Russia expert: US decision to supply arms to Ukraine a 'mistake'

Stephen Cohen, a professor emeritus of Russian studies at New York University and Princeton University, says the Trump administration's decision to supply lethal weapons to Ukraine was a "mistake."

In an interview with radio host John Catsimatidis in New York, Cohen said that it was clear that President TrumpDonald John Trump20 weeks out from midterms, Dems and GOP brace for surprises Sessions responds to Nazi comparisons: 'They were keeping the Jews from leaving' Kim Jong Un to visit Beijing this week MORE — like former President Obama — did not want to approve a plan to provide the new arms to Ukraine, but decided to do so in an attempt to shirk allegations that he has acted as a "Putin puppet."

"Look at what Trump is accused of every day, in all the newspapers, of being an agent of the Kremlin," Cohen said. "His nervous system is clearly cracking under these charges and he thinks this will get this monkey off his back."

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Cohen, who has in the past voiced skepticism of allegations of collusion between the Trump campaign and Russia, also criticized the breadth of ongoing investigations into Moscow's role in the 2016 presidential election.

He said that indictments stemming from special counsel Robert MuellerRobert Swan MuellerSasse: US should applaud choice of Mueller to lead Russia probe MORE's investigation into Russian meddling in the election gave the appearance of Kremlin-linked wrongdoing, but in reality had nothing to do with Russia.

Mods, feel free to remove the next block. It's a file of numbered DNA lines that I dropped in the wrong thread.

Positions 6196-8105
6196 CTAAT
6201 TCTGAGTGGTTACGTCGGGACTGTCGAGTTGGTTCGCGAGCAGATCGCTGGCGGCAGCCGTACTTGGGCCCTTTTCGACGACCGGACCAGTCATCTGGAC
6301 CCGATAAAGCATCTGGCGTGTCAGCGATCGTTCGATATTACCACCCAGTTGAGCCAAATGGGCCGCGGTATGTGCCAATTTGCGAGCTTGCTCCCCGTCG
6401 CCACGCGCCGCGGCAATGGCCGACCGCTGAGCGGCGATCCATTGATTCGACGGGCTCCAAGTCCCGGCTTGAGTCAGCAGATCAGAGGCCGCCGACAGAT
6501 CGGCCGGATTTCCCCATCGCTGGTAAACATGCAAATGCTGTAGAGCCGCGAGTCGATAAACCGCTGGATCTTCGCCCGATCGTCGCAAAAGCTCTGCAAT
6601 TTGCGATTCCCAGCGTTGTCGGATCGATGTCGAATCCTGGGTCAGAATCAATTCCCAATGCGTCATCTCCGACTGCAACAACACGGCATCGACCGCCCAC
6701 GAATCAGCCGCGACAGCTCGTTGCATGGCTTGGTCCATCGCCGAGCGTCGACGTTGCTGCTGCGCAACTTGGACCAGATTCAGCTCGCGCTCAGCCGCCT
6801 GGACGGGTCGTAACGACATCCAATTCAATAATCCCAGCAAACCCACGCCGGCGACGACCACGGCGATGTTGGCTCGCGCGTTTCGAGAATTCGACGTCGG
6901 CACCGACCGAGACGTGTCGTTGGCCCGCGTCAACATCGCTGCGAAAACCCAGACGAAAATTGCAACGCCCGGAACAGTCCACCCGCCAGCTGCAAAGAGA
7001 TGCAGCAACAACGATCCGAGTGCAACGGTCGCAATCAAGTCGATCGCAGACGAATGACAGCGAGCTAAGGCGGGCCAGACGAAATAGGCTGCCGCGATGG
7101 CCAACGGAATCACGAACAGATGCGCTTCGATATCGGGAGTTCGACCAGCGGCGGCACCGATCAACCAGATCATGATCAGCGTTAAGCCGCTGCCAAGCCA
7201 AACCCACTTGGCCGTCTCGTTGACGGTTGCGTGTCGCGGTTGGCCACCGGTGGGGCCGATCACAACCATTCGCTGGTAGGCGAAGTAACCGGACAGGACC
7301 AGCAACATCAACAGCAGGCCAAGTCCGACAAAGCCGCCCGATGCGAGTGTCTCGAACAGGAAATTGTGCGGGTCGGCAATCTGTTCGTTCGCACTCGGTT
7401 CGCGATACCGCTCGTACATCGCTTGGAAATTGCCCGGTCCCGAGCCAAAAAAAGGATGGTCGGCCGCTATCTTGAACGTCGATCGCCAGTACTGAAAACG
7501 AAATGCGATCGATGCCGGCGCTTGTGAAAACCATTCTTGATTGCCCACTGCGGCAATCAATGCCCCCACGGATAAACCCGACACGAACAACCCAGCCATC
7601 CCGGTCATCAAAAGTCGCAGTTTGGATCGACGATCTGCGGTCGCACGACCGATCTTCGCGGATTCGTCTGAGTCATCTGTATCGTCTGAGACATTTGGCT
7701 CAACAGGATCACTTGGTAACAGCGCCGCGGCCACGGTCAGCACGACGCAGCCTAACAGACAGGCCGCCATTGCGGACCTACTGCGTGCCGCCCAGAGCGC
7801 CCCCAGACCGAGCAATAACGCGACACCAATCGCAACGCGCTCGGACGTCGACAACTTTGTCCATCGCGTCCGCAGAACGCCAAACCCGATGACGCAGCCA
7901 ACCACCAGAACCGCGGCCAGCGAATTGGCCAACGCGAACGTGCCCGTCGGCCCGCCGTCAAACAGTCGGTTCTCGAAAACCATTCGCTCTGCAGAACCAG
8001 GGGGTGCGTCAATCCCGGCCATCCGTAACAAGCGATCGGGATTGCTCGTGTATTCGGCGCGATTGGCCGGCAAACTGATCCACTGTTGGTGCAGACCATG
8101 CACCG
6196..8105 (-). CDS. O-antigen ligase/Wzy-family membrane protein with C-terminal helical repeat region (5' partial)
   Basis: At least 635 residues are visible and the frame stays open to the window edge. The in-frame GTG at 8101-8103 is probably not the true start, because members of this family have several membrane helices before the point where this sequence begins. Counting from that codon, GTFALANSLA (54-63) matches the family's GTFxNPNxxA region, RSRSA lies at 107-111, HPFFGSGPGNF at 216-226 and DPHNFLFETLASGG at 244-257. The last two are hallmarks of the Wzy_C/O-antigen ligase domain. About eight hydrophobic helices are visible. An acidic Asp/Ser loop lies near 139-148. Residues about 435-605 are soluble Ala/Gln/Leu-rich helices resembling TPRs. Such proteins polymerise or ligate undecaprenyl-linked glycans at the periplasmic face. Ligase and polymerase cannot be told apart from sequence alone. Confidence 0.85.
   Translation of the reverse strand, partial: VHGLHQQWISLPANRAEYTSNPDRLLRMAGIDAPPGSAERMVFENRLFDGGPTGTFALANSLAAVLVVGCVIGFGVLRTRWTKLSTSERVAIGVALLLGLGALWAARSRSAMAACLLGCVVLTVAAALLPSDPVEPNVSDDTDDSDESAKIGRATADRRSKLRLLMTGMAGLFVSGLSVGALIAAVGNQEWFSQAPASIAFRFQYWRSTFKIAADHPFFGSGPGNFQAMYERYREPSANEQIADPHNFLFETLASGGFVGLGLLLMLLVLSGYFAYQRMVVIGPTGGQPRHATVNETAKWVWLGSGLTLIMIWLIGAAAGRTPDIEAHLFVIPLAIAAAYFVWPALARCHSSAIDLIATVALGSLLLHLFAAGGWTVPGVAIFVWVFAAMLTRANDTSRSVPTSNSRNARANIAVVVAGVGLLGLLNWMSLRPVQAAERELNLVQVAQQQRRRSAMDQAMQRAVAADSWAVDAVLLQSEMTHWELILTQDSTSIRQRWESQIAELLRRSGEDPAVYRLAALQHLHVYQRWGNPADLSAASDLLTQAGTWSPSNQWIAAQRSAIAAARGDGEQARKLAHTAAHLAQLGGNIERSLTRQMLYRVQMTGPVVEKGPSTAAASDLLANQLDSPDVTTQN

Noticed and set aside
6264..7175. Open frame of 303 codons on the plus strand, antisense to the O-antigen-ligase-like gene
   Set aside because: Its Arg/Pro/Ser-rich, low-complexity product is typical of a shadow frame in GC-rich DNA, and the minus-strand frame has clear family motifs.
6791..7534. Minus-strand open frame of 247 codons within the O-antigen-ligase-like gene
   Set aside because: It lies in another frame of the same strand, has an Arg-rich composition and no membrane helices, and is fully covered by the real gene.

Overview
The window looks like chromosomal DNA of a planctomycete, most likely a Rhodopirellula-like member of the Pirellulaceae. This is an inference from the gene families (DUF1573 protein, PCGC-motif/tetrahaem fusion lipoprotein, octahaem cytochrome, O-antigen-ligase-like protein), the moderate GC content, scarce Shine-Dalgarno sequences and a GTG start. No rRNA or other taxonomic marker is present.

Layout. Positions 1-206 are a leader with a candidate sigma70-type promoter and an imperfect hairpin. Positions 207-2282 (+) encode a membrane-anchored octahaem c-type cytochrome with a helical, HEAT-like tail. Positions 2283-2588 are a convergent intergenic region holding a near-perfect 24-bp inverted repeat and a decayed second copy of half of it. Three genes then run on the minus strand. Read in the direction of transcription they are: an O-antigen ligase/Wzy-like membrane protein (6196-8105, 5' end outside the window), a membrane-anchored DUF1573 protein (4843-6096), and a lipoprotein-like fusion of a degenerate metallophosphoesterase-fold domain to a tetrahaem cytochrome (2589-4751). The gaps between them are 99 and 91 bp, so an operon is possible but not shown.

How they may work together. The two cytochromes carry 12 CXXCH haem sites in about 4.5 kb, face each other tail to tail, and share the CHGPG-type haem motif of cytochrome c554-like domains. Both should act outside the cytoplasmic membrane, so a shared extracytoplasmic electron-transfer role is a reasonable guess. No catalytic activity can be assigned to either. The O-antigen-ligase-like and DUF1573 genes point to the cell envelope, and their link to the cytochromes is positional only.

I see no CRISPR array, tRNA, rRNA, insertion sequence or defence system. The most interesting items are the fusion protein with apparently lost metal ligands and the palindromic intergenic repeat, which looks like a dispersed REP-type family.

"What you're ending up with as Mueller gets guys to plead to financial crimes, is you're getting 'Russiagate' without Russia," he said. "So I don't know where this is leading."

Mueller's investigation has so far turned up charges against former Trump campaign chairman Paul ManafortPaul John ManafortVirginia jail says Manafort is not receiving 'special privileges' Live coverage: FBI chief, Justice IG testify on critical report The Hill's Morning Report — Sponsored by PhRMA — Outcry raises pressure on GOP for immigration fix MORE and one of his associates for money laundering, tax evasion and failing to register as a foreign agent, among other charges.

George PapadopoulosGeorge Demetrios PapadopoulosSenate staffer's indictment exposes the pitifully corrupt nature of Trump-Russia probe Hillicon Valley: Deal reached on ZTE, but lawmakers look to block it | New encryption bill | Dems push Ryan for net neutrality vote | Google vows it won't use AI for weapons Trump weighing roughly a half dozen new clemency cases MORE, a former foreign policy adviser to Trump's campaign, and Michael Flynn, Trump's first national security adviser, have both pleaded guilty to lying to the FBI about their contacts with people linked to the Russian government.

Trump and his allies have denied allegations that the campaign conspired with the Russian government to disrupt and influence the 2016 presidential election, and the president himself has called Mueller's investigation a "witch hunt."